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The Power of Place by Gary Kruse

I am delighted that the bestselling English author, Gary Kruse has agreed to return to the blog to discuss the importance of setting in a novel. Thank you for your time today, Gary.

It is lovely to be back to visit your blog and explain to your readers the power of place in my new novel, Bleak Waters. Part ghost story, part mystery, part family drama,Bleak Waters was inspired by the villages and waterways of the Norfolk Broads.

Bleak Waters wasn’t my first attempt at writing a novel set on the Broads. That honour falls to Ruins, an unpublished work that was set in and around Potter Heigham. I wrote Ruins in 2009, but the story never really worked and it’s been shelved for several years now.

The first ideas for Bleak Waters came in May 2019, when I visited the village of Hickling for a short break with my sons. New places always get my imagination churning and, although I’d visited the Broads before, I’d never been to Hickling. Walking around the village that first evening, I was struck by the solitude, the calm, the sense of being miles away from the real world.

We walked country lanes with swallows diving and swooping around us, watched the boats gliding through the waters of Hickling Broad, and had dinner in the Greyhound Pub surrounded by locals and regulars.

The pub was one of several buildings that caught my eye, along with the old Hickling Mill and the thatched-roof boat houses by the Broad that looked like Anglo-Saxon longhouses from a distance.

That night, back in my hotel room, I dug out my notebook and pen and began sketching my impressions of the area.

I also started asking questions. Questions such as who lives here? What secrets do they have? What ghosts haunt these lanes and fields and waterways and if they had a voice, what would they reveal?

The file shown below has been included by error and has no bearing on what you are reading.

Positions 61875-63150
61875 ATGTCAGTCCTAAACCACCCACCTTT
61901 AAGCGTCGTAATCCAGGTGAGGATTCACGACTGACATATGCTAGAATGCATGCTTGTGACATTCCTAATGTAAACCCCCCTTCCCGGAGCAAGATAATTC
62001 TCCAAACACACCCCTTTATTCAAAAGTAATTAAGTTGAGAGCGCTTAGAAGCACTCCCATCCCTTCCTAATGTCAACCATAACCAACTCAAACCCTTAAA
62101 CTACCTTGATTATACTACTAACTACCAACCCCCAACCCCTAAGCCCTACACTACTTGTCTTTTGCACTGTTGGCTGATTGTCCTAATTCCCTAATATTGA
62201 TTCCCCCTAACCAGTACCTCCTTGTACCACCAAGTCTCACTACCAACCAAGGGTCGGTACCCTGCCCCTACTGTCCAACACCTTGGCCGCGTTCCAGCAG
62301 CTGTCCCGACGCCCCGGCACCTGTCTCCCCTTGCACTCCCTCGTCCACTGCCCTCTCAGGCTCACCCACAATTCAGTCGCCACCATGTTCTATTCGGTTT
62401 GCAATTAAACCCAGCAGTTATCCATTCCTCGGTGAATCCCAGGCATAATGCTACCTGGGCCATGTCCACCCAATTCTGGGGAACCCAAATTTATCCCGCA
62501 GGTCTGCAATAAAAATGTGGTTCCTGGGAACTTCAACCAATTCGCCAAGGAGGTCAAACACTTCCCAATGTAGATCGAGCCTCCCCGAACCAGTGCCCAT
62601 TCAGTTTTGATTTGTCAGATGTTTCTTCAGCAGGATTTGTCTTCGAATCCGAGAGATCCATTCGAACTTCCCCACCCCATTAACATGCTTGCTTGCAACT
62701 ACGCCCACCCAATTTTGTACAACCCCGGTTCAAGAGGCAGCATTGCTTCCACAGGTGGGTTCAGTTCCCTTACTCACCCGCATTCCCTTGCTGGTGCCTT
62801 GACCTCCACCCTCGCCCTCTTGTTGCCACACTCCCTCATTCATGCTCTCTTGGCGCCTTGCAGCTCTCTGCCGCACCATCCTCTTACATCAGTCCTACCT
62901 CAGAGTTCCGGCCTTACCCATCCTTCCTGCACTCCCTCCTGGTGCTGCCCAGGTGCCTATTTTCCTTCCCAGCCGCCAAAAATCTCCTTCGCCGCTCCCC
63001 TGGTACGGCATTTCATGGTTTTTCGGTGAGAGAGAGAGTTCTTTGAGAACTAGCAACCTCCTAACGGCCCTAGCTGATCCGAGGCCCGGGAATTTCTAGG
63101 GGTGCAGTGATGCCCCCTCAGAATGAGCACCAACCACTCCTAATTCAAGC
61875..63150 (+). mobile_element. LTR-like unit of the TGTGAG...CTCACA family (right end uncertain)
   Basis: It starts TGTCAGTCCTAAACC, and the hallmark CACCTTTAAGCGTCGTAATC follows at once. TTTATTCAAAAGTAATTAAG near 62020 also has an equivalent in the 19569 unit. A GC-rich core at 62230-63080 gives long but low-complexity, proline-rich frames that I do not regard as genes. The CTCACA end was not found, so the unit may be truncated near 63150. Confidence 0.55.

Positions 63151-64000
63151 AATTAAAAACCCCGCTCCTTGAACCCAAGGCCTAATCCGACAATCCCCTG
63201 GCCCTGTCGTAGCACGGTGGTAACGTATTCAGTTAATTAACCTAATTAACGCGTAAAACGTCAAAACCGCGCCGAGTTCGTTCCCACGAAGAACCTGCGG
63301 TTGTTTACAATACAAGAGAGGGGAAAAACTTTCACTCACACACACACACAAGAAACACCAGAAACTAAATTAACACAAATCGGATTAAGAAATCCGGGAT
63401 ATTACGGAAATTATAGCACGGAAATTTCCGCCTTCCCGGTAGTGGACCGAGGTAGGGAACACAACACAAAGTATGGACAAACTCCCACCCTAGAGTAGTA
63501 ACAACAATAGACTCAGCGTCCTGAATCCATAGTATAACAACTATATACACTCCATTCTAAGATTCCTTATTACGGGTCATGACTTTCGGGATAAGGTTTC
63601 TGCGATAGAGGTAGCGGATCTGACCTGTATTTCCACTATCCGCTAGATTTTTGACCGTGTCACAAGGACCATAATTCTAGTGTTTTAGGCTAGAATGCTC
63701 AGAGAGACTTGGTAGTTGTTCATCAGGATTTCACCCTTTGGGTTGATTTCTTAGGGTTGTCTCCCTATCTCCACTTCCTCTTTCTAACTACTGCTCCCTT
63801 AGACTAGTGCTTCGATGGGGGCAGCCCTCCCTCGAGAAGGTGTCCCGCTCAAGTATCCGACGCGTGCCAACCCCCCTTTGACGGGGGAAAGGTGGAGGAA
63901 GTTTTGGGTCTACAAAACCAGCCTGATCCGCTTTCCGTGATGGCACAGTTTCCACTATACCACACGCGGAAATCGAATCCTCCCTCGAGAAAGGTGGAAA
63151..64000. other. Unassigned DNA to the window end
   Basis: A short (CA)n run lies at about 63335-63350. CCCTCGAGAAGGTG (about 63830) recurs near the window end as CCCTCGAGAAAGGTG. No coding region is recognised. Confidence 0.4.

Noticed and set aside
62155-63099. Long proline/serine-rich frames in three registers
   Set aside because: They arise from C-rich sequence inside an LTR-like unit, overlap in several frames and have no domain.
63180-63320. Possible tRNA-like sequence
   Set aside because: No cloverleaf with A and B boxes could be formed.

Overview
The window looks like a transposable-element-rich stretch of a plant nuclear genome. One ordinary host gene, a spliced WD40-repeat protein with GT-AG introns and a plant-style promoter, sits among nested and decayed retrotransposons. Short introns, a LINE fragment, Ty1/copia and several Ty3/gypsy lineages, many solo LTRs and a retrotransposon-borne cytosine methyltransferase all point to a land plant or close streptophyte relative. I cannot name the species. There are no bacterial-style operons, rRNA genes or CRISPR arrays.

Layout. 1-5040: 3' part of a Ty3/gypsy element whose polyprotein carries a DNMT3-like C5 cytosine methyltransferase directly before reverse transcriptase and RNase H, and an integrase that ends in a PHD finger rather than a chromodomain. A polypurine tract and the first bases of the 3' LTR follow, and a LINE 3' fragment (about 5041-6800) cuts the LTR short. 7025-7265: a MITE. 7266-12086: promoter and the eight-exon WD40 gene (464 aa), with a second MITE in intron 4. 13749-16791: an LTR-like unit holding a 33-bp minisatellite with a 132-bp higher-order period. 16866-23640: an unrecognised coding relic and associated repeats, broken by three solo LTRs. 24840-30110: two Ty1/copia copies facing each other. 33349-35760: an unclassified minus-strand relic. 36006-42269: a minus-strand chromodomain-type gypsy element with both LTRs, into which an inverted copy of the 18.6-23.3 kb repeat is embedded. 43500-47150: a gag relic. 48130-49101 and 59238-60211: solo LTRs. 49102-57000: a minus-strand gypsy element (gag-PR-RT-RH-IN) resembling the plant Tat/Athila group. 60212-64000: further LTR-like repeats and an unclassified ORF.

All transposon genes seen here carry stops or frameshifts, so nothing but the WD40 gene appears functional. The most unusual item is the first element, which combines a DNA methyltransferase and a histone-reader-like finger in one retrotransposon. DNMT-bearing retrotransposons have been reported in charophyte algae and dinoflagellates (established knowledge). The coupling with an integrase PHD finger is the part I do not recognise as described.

Answers led to more questions which led to more ideas and gradually, over the coming months, the story began to take shape. And as it did, things changed. The Greyhound pub became the Whippet in the book because I needed to change some of the interior design, particularly the living spaces and the outside areas, for story purposes. It also became home to the main character, Lily West and her mother, Hetty.

Theo, the stranger whose arrival sets things in motion, actually stays in the same room that I stayed in when I visited Hickling, but I changed the name of the Bed and Breakfast and gave it additional details that the story needed. And through it all, the fact and the fictions, I wove a story of secrets, lies, ghosts and hidden agendas.

The real Hickling is a lovely slice of Norfolk heaven and I highly recommend a visit. The people are warm and friendly, the food and drink is outstanding and the place has a fantastic, chilled vibe. The fictional Hickling however, is a very different beast, but I hope it captures the essence of the real Broads.

As for Ruins, well, it remains unpublished. But not abandoned. Last Spring, a week before Bleak Waters was released, I went back to the Broads with my family, spending Easter on a boating holiday. When I was there, the ideas started churning again, and in the middle of it all, I realised what I needed to change to make Ruins work.

Fourteen years after I started, there’s new life in that old story, life inspired once again by the scenery of the Norfolk Broads.

The Author

Gary Kruse is a writer of thriller and horror fiction about people on the edge of society struggling to find who they are, where they come from and where they’re going. He has won and been shortlisted for several short story competitions and his debut novel, Badlands is an Amazon bestseller.

Bleak Waters is his second novel.

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